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Understanding the Metric of Free

Last issue we talked about the power of free and how you can use free to drive your success. We had a book we were promoting as a 2-day freebie. In those two days the book generated 61,000 downloads.  Out of that, the author got a couple of hundred emails from readers (and this happened almost immediately) who had read and loved the book and were encouraged to write to her (thanks to the letter in the back of the book!).

This author decided to take this process a step further and she wrote back to all the readers, telling them that they’d been included in her Exclusive Reader Club which means that they would get access to her next book, for free, just for writing (and posting a review, although she did not ask them for a good one, just that they post a review). This model helps to build a community with readers. She also invited the readers who wrote to invite up to ten of their friends to join this “club” and again, the “cost” of entry was a review. She didn’t even tell them to buy the book, if the reader felt that $1.99 was an unfair price, she’d send it to them for free.

Now this might seem counterintuitive to you, but what she’s doing is building solid rapport with her readers, building trust, and also being fair. She wants a review but if you don’t want to buy the book, you don’t have to. To date, no one has asked for a freebie. Why? Because they came into this “funnel” through a friend. A friend tells them about the book and “you should sign up for book three for free,” and since we trust our friends, we know that they probably know what we like. We’ll see where this winds up when her next book comes out, but for now, this is turning out to be a great way to build an eager tribe of Super Fans.

Own the Shelf

In a world where anyone can publish and many do, you really need to own the shelf – your shelf, your genre. How can you do that? By publishing a lot. Now, keep in mind that short is the new long so these don’t have to be long books.

In fact a few weeks ago I talked to a publisher who told me that a word count between 20,000 and 50,000 was their sweet spot. They said that they sell a ton of books at that word count. This does not mean that they don’t publish full-length books because they do. But sometimes you just want a quick read, right? So does your reader. Owning the shelf is not just key to exposure but also, if you’re trying to build your Super Fan empire, they’re going to want more of your books – and this is a great way to give your readers what they want.

Sell the Experience

I just finished a fantastic book by Nicholas Lovell called The Curve. If you haven’t read it I highly  encourage  you to do so. This  author talks about the Super Fan and goes on to say that technically, you only need 1,000 Super Fans to get a bestseller. I mean, think about it. A Super Fan will tell ten of their friends, maybe 100 or more. You’re more inclined to buy something when someone you trust recommends  it, right? Hence the Super Fan.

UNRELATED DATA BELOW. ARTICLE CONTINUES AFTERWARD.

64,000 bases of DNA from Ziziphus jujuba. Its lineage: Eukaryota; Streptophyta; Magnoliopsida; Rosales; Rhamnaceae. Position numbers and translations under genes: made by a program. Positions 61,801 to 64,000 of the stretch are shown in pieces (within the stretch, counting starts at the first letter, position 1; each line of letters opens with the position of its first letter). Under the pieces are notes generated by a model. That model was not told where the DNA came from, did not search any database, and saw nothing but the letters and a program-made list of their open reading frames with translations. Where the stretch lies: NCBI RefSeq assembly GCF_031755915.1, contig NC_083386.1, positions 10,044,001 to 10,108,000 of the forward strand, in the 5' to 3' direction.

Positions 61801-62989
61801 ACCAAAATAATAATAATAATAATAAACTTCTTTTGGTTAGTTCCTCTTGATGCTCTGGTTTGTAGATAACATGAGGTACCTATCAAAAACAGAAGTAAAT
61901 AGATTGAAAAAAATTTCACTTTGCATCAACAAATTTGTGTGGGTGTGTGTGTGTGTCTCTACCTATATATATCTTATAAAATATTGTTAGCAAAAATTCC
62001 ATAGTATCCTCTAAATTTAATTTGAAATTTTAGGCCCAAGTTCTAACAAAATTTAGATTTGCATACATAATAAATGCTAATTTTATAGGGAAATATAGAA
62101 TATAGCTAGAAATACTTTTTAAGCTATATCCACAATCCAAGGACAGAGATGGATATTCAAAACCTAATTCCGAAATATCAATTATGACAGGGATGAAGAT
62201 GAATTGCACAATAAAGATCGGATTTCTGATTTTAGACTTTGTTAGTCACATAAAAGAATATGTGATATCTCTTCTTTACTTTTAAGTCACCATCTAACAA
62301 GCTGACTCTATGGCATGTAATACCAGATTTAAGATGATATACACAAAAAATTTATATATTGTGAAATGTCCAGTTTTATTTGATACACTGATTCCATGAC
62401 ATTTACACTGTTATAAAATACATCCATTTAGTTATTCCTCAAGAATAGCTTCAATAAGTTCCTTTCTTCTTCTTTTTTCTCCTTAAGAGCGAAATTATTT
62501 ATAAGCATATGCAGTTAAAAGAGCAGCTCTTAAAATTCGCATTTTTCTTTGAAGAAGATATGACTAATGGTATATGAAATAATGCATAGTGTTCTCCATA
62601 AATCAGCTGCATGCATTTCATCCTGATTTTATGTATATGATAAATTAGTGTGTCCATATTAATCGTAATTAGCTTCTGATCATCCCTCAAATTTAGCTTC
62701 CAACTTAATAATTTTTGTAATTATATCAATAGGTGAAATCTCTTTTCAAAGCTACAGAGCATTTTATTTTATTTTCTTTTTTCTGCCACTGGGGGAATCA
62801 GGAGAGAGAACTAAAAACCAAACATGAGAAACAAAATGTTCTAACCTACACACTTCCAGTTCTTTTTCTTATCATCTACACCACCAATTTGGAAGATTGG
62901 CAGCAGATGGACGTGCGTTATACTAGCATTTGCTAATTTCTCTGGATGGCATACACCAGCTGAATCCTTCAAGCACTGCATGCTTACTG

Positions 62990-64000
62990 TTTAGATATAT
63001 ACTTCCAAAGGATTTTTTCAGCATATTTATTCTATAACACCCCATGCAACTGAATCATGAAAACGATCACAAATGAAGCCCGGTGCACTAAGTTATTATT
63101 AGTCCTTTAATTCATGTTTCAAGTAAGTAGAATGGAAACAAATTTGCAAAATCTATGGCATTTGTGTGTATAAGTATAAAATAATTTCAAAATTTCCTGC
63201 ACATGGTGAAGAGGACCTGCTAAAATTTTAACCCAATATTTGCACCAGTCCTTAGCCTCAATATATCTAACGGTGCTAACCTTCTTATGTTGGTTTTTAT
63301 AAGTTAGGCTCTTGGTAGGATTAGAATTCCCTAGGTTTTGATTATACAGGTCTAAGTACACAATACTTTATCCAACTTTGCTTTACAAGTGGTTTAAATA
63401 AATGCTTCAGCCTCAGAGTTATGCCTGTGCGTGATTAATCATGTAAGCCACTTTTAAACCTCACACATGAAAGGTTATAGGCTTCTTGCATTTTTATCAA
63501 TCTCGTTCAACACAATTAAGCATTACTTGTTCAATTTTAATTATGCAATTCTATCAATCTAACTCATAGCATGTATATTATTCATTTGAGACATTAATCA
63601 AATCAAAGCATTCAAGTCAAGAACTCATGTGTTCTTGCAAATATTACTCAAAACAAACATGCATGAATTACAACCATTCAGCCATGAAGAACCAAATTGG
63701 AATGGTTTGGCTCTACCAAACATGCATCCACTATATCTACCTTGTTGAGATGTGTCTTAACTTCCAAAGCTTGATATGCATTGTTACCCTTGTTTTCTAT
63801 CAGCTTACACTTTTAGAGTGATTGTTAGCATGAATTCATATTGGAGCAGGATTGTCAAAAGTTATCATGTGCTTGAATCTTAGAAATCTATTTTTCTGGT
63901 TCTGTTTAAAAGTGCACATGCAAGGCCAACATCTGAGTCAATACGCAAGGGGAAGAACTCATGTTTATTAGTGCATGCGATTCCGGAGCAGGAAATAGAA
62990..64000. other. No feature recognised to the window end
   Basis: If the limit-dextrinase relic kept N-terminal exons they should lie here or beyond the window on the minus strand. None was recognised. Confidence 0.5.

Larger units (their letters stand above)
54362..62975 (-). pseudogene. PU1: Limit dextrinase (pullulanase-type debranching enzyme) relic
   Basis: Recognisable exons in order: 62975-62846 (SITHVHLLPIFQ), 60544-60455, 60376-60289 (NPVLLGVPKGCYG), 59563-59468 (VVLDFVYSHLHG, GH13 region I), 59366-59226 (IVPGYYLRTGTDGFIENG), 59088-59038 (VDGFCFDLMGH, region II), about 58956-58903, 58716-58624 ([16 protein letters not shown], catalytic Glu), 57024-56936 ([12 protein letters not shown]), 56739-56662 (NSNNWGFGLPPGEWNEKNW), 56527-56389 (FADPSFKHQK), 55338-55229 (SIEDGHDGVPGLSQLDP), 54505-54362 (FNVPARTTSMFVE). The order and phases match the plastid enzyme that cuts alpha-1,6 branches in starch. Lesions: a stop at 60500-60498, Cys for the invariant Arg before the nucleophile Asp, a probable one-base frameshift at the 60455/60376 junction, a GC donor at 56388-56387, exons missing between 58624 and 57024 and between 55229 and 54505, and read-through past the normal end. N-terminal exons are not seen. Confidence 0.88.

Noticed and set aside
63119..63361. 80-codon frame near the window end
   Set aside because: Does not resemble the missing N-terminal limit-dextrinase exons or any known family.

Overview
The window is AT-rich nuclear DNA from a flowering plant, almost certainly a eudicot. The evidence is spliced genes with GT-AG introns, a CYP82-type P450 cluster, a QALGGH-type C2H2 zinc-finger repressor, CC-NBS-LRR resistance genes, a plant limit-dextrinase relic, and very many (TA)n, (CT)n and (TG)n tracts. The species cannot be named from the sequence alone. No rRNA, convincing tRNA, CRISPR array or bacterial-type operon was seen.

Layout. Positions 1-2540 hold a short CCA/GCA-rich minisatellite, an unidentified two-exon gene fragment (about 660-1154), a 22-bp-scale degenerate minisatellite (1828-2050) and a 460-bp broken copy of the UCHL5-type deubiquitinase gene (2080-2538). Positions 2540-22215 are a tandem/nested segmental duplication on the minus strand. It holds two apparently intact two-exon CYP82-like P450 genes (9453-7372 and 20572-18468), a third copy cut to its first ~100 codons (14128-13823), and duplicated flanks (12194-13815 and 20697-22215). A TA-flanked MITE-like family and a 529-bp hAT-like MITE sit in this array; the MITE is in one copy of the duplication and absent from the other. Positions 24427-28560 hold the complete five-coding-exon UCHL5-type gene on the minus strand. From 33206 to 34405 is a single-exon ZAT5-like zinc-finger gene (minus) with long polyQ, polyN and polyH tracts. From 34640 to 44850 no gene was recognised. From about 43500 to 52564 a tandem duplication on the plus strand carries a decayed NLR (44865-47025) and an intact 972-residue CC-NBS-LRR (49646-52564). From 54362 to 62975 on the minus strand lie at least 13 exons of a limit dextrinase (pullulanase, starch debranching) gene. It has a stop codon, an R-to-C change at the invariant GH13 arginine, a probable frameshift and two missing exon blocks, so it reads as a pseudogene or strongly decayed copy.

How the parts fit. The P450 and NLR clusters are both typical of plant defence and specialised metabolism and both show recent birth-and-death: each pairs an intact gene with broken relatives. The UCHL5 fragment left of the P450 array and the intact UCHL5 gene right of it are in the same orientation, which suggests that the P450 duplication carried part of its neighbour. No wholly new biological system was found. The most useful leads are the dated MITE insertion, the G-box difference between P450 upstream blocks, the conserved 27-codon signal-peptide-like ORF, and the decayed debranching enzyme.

When I say “sell the experience” what I mean is that you use free to lower the barrier to entry, to build that Super Fan-dom and now what? Now it’s time to roll out things like Special Editions, Fan events (I had an author who planned a fan tea event at a local tea shop and it was a huge hit). Sure, you can do a book signing and those are great, but sell the experience. You want each of your fans to feel special, right? Make them feel special. People will pay for an experience.

Consider Starbucks. Twenty years ago if someone had told me I’d be dishing out $5 for a latte I’d tell them they were crazy (and I’m not even sure I knew what a latte was back then). Starbucks charges between $3 and $5 for a specialty beverage, you’d think that at some point their success would drop off, but it does not seem to be declining. Starbucks sells an experience and so should you.

To create a wildly successful book, you need Super Fans. And whether you liked it or hated it, the insane success of the book Fifty Shades of Grey was largely due to the Super Fans who loved this book so much that they shared it with their friends and enthusiastically recommended it to their friends on social media.

Super Fans are golden, whether they are recommending a book or telling you about the throw pillows – you should cherish each and every one of them. Oh, and I did get the message to Days, and the throw pillows were changed. I bet that fan was thrilled!

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Reprinted from “The Book Marketing Expert newsletter,” a free ezine offering book promotion and publicity tips and techniques. http://www.amarketingexpert.com

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Become an “author-preneur”


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Q: Why Do We Need A Strong Social Media Presence?


Hurry_Time_iStockI am always taken aback when I hear this question. But then I think of how many people have commented on the time social media takes from their day, so I briefly answered with a few of the benefits social media can offer and listed “5 Tips For A  Time-Saving Social Media Strategy”